The main Christian opposition leader, Michel Aoun, an ally of Hezbollah, told reporters that he had supported Hajj to succeed Suleiman as army commander. Aoun, a former head of the military, praised Hajj and said it was ‘‘shameful’’ for political forces to take advantage of the crime, a reference to the anti-Syrian groups.
    Suspicion also fell on al-Qaida-inspired Sunni Muslim militants, whom the army crushed at the Palestinian refugee camp of Nahr el-Bared in northern Lebanon in an operation led by Hajj, a battle that cost hundreds of lives.
    Hikmat Deeb, a leading member of Aoun’s opposition Free Patriotic Movement, said Hajj was ‘‘a hero of Nahr el-Bared,’’ suggesting the battle there was a factor in the assassination.
    The military refrained from laying blame, saying ‘‘the criminal hand’’ killed Hajj, along with ‘‘a number of soldiers, and wounded others.’’ It said the military was investigating.
    The blast went off at 7:10 a.m. on a busy street near the Baabda Municipality building as school buses and people were setting off for work. Hajj, who lives in the area, had left his home few minutes earlier, probably for the nearby Defense Ministry, security officials said, speaking on condition of anonymity in accordance with military rules.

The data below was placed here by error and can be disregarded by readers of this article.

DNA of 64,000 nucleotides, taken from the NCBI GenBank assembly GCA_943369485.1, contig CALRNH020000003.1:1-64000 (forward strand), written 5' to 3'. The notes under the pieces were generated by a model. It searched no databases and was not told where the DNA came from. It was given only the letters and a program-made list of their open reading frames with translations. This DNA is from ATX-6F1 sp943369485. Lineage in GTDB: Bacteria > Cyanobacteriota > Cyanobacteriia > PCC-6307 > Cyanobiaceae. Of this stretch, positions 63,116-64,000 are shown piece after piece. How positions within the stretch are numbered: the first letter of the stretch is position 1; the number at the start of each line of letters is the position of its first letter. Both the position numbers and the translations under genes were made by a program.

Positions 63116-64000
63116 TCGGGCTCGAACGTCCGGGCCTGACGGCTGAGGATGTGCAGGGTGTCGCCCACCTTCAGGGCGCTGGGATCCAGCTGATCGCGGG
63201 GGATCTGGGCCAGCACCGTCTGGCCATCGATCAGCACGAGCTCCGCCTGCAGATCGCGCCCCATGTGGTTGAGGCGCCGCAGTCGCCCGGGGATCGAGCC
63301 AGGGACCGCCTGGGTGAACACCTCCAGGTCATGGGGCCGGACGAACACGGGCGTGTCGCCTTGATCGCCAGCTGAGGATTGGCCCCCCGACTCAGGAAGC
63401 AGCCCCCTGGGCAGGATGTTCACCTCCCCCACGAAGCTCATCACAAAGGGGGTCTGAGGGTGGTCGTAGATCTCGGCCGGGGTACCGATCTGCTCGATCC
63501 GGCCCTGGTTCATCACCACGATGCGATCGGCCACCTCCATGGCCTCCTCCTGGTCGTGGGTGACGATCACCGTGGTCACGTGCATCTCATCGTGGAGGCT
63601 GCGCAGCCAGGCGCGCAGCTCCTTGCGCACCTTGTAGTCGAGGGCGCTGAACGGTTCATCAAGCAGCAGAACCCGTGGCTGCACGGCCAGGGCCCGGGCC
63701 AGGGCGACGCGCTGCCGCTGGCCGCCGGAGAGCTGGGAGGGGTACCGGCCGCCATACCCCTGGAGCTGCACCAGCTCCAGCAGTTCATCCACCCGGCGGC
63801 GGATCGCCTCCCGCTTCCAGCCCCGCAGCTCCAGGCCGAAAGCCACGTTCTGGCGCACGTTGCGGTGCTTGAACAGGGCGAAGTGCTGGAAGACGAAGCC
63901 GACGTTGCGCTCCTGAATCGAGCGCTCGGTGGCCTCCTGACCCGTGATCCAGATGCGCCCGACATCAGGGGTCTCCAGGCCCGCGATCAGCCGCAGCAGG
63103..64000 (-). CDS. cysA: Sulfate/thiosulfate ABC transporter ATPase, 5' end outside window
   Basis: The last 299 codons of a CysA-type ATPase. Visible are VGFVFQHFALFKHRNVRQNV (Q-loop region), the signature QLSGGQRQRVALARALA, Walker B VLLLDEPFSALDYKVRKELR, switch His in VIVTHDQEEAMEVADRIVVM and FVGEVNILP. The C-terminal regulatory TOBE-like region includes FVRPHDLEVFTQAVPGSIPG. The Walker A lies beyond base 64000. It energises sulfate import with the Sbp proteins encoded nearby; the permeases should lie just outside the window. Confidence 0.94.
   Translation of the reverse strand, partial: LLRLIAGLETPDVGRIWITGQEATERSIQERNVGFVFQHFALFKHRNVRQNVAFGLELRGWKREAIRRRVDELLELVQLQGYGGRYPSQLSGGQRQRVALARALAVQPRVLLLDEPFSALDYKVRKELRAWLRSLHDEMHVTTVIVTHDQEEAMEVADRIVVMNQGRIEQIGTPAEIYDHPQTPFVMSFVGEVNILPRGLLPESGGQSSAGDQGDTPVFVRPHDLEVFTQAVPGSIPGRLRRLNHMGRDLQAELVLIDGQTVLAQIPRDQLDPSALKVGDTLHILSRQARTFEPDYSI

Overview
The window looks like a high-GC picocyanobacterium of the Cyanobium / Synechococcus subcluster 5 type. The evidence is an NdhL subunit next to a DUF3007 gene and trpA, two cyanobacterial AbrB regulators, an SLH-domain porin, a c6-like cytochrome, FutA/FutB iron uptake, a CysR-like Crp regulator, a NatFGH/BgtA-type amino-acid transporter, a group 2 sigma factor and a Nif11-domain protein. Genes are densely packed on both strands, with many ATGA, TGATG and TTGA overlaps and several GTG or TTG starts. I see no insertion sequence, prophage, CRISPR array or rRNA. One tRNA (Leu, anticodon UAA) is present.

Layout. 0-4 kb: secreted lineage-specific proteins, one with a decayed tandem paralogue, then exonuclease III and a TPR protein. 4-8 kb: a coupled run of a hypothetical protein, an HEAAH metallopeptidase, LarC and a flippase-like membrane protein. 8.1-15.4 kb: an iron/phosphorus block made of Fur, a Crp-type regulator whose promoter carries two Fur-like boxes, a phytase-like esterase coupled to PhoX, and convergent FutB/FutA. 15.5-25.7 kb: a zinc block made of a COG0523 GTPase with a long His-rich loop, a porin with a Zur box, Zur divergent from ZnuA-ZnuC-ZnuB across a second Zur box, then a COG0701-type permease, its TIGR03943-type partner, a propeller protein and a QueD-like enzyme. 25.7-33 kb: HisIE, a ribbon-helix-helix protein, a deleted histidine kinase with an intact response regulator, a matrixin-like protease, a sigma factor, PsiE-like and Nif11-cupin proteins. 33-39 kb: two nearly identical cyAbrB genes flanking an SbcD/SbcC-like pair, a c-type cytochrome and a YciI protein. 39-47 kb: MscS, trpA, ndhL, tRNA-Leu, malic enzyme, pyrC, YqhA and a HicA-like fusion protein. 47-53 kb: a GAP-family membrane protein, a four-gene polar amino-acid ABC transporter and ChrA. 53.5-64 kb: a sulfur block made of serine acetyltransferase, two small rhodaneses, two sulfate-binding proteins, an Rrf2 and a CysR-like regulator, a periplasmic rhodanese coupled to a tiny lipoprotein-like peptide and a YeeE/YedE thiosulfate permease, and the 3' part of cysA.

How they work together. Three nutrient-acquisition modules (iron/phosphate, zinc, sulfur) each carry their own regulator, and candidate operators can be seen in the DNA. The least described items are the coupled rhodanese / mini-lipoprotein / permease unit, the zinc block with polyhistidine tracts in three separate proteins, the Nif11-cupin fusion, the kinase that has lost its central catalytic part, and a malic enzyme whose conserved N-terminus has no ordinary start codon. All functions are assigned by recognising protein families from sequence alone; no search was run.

A parked car packed with 77 pounds of TNT exploded, apparently triggered by remote control, as his SUV passed, blasting a crater six feet wide and three feet deep.
    Bodies were thrown about 15 yards by the blast. Troops sealed off the area as firefighters put out the flames in at least two cars. The road was blackened with soot as smoke covered the area.
    The security officials initially said the general, his driver and a bodyguard were killed, and that emergency workers were searching for a possible fourth body. But late Wednesday the officials said body parts found in the area belonged to two bodies, Hajj and his driver.
    Saad Hariri, leader of the anti-Syrian parliamentary majority, said the attack came at a ‘‘pivotal time at which Lebanon’s enemies are seeking to consecrate the vacuum in the presidency.’’
    The failure to elect a president has embroiled Lebanon in its worst political crisis since the end of the 1975-90 civil war. The country has been without a president since Nov. 23 when Emile Lahoud left office and a deadlocked parliament failed to elect a successor.
    Parliament is sharply divided between anti-Syrian supporters of the government of Prime Minister Fuad Saniora and the opposition, led by Hezbollah, an ally of Syria and Iran.
    The two sides are locked in a dispute over how to elect the army commander, Suleiman, as compromise candidate to fill the vacant presidency. His election requires a constitutional amendment because currently a sitting army commander is barred from the post.
    Lebanon has been rocked by a series of explosion since a massive truck bombing killed former Premier Rafik Hariri in central Beirut in 2005.
    The last major explosion on Sept. 19 killed anti-Syrian lawmaker Antoine Ghanem on a Beirut street, an attack blamed on Syria by his supporters in the government coalition. Syria denied involvement.